In October I took a trip to the east coast, ostensibly to attend this year’s PDN PhotoPlus Expo, but mostly to enjoy a long-overdue visit with my grandfather. The plan was to spend my first few days in New York City at the Expo, and then skip the final few hours of PhotoPlus on Saturday and take the train up to New Haven, CT to meet my grandfather, at which point we’d drive to Newport and start exploring.
Unfortunately, the trip got off to an inauspicious start. My American Airlines flight from Seattle to Chicago seemed to be going fine until we were about half an hour from our destination, and then I noticed that the plane seemed to start behaving strangely… the yaw adjustments seemed excessive and unusual. I noticed them, at any rate… and that in itself is a problem. Moments later, I noticed that the flight attendants were rushing from the back to the front of the plane with documents in hand, looking worried. Then an announcement came from the co-pilot. It started with something like:
Please remain calm. Your flight crew is trained to handle any emergency…
And he explained that our plane had experienced a hydraulic system failure, before turning the microphone over to one of the flight attendants to give us further instructions. She was, regrettably, not quite up to the task. Her quivering voice failed to mask her terror as she explained that we’d be making an emergency landing and that we needed to begin by removing all sharp objects from around our seats. I was told to take my glasses off, but didn’t. We located the nearest emergency exits and were told how to brace against the seats in front of us for the impact. We were well out over Lake Michigan, and descending. The young man next to me, perhaps in his mid twenties, was visibly shaken and started asking me questions: “Are we going to land in the water? We can’t take our carry-on with us, right? Does the landing gear work?” I couldn’t give him many answers, but I tried to reassure him that we’d be OK.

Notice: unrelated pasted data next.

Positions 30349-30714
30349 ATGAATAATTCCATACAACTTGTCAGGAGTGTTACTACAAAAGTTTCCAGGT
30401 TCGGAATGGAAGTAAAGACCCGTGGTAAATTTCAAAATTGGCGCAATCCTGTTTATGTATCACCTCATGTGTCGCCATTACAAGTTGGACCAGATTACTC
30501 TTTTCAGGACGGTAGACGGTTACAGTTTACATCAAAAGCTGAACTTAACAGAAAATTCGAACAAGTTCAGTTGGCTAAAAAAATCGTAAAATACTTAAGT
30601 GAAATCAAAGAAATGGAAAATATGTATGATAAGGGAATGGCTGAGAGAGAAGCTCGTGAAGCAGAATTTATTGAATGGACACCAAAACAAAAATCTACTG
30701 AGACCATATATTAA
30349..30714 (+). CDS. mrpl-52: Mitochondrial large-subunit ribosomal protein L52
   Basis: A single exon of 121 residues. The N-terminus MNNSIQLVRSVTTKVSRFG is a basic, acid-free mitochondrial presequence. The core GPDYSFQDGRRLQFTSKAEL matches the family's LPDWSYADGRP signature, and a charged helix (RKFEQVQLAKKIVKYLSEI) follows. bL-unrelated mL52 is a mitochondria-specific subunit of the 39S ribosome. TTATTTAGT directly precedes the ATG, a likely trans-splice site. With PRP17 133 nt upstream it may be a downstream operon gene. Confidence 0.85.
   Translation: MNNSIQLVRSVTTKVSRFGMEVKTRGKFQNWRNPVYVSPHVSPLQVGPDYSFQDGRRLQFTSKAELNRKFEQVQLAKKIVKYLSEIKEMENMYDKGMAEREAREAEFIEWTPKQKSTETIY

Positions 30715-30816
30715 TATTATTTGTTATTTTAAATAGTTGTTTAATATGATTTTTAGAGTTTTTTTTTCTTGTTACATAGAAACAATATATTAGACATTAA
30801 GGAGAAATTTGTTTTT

For the next ten minutes or so we continued to descend, collectively believing that we were going to crash. I heard sniffles and muffled sobbing from the seats behind me.
Then, shortly before we landed, the co-pilot announced that he was now expecting to make a rolling-landing, and he reminded us to stay seated until the emergency vehicles departed from the plane and we reached the gate. And that was that. We had a smooth landing, and though we were surrounded by emergency vehicles, when we eventually got to the gate I was able to rush through the airport and make my connection. If I’d had a longer layover and time to think about it, I may have seriously reconsidered getting on another plane, but I didn’t and the rest of the trip was uneventful.
The PhotoPlus Expo was great, as usual, though I enjoyed my time spent walking around the city just as much. I watched presentations at the Canon, Sony, and Nikon pavilions, and they were as good as last year’s, but I especially enjoyed a talk by David H. Wells about travel photography on the Unique Photo stage. On a stage in the back corner, I wasted nearly an hour watching a fellow talk (vehemently) about the NEW Kodak company and their goals. What he lacked in details and information he made up for with zeal.